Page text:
7. Carrot Seeds: Cure Menopausal Tension

Carrot seeds have also been found valuable in menopausal tension. A teaspoonful of the seeds should be boiled in a glassful of cow’s milk for about 10 minutes and taken daily as a medicine in this condition.

8. Aloe: Natural Treatment for Sweats

Taking fresh aloe vera gel (1 teaspoon 3 times a day) will help prevent and relieve uncomfortable symptoms. Aloe vera cools and cleanses the liver when taken internally, helping with any “hot” symptoms of menopause, including flashes, sweats, and swelling.

9. Phytoestrogen Rich Food

Several clinical trials have showed that concentrated soy extracts help relieve menopausal problems such as hot flashes. These phytoestrogen rich extracts are an option when considering natural alternatives for menopause, but are best taken only where other approaches have failed to work. Soy sprouts, beans, and fermented products, as part of a balanced diet, provide a good input of nutrients and phytoestrogens during menopause. Sprouts are preferable to beans, since they are more nutritious, richer in phytoestrogens, and, unlike beans, do not impair absorption of vitamins and minerals, notably iron. Some ways to add soy to your diet include drinking soy milk, stir-frying tofu with vegetables, baking tofu and adding it to salads, or adding soy beans to soups. When buying soy milk, look for a product that is low in sugar and fortified with calcium to help maintain bone density after menopause.

10. Alfalfa: Herb for Menopausal Symptoms

Alfalfa is a useful food to supplement during menopause. Unlike soya, it does not inhibit the absorption of minerals such as iron and calcium. Alfalfa contains estrogenic isoflavones, which have led to its recent use for menopausal symptoms, especially in combination with sage (Salvia officinalis).

11. Linseed: Natural Hormone Therapy

A rich source of protein and omega-3 oils, linseed also contains high levels of phytoestrogens roughly 10 times more than other seeds, making it a key remedy for menopause. According some research 40 grams per day may be similar to hormone therapy for improving mild menopause symptoms, such as hot flushes and night sweats.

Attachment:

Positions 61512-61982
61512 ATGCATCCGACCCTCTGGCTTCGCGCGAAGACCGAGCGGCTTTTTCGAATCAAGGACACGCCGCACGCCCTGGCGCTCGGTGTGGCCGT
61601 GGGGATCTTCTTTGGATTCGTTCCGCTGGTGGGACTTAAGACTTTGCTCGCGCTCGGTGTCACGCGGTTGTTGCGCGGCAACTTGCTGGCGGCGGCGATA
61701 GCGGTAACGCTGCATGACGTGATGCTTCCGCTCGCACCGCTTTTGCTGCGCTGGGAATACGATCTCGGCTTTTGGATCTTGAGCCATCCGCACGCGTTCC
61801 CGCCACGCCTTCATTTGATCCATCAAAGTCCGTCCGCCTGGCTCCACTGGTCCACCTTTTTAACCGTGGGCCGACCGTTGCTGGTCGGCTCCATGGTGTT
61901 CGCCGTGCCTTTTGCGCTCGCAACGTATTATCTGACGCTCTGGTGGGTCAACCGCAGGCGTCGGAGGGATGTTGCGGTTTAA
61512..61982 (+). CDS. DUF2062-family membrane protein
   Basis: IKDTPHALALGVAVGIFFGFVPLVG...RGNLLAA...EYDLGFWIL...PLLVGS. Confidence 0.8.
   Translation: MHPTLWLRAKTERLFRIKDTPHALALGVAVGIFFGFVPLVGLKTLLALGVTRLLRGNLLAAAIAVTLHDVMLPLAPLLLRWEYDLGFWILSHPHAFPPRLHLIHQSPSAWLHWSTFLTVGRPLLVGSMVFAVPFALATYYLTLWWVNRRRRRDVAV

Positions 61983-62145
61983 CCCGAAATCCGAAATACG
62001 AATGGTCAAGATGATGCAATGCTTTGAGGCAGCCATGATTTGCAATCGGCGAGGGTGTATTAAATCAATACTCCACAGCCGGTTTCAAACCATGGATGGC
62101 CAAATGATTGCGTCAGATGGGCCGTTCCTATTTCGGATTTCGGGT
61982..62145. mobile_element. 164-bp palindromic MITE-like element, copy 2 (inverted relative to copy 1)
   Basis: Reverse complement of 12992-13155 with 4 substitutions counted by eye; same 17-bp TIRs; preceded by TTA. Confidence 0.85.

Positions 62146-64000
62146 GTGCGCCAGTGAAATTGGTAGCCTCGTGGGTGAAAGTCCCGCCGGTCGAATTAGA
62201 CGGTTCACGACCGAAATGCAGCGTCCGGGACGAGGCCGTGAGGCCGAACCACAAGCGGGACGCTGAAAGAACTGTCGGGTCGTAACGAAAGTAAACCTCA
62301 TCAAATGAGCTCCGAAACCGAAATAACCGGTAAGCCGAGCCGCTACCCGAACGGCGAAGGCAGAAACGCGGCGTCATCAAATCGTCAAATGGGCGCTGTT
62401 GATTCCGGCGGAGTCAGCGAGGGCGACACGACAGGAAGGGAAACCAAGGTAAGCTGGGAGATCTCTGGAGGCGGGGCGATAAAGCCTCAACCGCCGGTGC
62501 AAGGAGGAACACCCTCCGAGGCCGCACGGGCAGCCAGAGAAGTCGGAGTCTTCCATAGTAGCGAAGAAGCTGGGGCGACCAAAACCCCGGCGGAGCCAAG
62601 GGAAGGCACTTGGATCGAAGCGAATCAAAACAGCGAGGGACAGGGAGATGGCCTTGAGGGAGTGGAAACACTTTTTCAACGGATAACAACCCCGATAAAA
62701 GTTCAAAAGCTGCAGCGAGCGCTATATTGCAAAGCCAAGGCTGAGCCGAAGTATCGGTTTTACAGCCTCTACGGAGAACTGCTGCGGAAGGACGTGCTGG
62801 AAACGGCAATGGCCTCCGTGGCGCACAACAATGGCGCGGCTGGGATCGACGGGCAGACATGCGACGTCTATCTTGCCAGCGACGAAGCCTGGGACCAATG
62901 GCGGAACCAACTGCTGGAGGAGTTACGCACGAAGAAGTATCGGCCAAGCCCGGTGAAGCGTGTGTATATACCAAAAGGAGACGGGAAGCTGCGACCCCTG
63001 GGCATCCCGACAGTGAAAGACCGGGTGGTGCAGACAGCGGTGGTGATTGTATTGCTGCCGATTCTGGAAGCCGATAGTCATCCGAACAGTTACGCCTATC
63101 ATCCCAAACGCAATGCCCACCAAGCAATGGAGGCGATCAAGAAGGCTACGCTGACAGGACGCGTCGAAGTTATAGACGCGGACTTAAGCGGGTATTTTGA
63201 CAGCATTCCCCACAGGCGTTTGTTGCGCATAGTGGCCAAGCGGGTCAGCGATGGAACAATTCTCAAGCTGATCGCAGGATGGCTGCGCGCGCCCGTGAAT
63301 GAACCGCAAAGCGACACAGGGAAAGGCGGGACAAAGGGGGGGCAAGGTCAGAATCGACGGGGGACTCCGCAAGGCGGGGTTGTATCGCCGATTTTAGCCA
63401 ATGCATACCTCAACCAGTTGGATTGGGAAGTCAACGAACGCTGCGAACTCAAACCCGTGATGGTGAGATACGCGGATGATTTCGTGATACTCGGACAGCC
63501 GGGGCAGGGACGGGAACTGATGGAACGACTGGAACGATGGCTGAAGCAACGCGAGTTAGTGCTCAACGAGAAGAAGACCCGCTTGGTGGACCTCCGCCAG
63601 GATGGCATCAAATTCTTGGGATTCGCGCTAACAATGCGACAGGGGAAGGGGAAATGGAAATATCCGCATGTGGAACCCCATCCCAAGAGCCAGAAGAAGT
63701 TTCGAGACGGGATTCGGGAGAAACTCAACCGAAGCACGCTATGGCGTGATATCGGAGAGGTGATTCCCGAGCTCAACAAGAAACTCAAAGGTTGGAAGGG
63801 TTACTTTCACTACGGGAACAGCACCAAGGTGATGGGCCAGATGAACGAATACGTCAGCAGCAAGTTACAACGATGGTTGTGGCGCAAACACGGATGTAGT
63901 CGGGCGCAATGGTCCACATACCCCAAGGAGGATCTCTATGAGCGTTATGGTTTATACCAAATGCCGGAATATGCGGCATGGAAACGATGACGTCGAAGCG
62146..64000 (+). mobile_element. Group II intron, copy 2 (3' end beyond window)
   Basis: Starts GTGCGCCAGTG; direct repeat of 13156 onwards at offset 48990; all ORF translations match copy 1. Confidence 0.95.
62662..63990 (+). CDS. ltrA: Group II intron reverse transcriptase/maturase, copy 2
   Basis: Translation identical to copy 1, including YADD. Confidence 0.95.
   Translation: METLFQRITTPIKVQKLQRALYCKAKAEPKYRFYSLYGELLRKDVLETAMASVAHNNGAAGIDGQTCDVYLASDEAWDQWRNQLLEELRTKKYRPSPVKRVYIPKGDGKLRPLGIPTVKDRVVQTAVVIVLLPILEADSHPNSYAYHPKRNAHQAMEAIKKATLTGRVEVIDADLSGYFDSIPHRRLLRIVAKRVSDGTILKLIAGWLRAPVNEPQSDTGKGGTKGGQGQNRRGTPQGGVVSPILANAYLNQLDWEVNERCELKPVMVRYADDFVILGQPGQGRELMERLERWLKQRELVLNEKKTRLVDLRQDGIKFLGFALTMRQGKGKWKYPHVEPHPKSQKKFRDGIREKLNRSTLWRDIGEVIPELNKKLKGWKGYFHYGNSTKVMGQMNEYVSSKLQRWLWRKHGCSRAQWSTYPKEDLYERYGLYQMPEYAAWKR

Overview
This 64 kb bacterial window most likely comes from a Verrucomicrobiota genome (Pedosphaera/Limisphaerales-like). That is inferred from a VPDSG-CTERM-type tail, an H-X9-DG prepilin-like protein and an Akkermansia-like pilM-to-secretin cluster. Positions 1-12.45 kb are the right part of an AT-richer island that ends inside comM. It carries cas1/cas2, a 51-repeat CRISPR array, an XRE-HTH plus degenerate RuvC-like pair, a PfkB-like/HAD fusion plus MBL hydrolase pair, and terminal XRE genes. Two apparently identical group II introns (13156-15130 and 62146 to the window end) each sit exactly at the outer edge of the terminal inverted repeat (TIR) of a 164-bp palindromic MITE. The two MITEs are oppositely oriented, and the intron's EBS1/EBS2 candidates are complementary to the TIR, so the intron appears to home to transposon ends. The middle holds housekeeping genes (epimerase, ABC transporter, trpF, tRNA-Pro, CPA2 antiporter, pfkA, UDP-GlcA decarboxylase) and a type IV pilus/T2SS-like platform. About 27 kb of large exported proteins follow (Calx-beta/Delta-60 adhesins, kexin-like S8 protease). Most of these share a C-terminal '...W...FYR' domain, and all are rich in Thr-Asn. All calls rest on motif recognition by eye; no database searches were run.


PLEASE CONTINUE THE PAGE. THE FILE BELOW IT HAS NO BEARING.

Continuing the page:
12. Parsley: Easy Home Vitamin Medicine

A useful food at any time, parsley is rich in a number of readily absorbable nutrients, including vitamin C and phytoestrogens, making it a valuable supplement during menopause. Moderately estrogenic, parsley leaf is a nutritious food supplement to take during menopause.

13. Shatavari: Trusted Indian Ayurveda Formula

It has become commonplace for modern medicine to prescribe hormone replacement therapy for menopausal women. Ayurveda has long recognized the value of female rejuvenating herbs at this stage of life, to prevent and/or alleviate menopausal syndrome. However, these herbs, rather than being a synthetic formula, provide your body with natural food precursors of estrogen and progesterone. The herbs shatavari and wild yam (which is similar to the Ayurvedic herb vidari) are most effective. A mixture of the two will be strengthening and healing to your system. Mix together vidari or wild yam 1/2 teaspoon and shatavari 1/2 teaspoon. Take this formula twice a day after lunch and dinner during the entire menopausal stage, with a few sips of warm water or 1/2 cup of aloe vera juice.

14. Relief with Yoga

Certain yoga asanas are beneficial. Do the Sun Salutation at least 12 cycles per day, as well as postures that will strengthen the lower abdominal area, such as the Lotus, Locust, Bow, Boat, and Spinal Twist. Leg Lifts and the Chest-Knee pose are also helpful.

15. Chinese Herbalism

Shan Zhu Yu can be used or flooding, with ginseng for heavy sweating and hot flashes. Chinese senega may be useful for irritability, insomnia, and depression. Angelica, peony root, and thorowax root are the ideal herbs to treat the symptoms of menopause, which is believed to be a weakness of the Kidneys, deficient Blood, and an imbalance between Kidney and Liver.

What are the health issues a woman can face after menopause?
  • Osteoporosis: Loss of bone density can lead to brittle bones, increased risk of fractures, and a hunched posture.
  • Heart Disease: Estrogen levels drop during menopause and can increase the risk of heart disease.
  • Urinary Incontinence: With age, the muscles of the bladder and urethra can weaken, leading to a loss of bladder control.
  • Vaginal Dryness: The decrease in estrogen can cause the lining of the vagina to become thin and dry.
  • Weight Gain: Due to hormonal changes, menopause can cause an increase in appetite and fat stores.
  • Mood Swings: The hormonal changes can lead to depression, anxiety, and other mood disturbances.
  • Sleep Problems: Hot flashes and night sweats can disrupt sleep and lead to fatigue.

Tips for Happy and Healthy Menopause

The following recommendations will help you move through this natural stage of your life gracefully and comfortably.

  • Practice portion control. eating smaller meals throughout the day means taking in fewer calories and helps prevent the weight gain that often accompanies menopause and contributes to frequency of hot flashes.
  • Stop smoking and limit alcohol consumption. Studies show that both can affect hot flashes.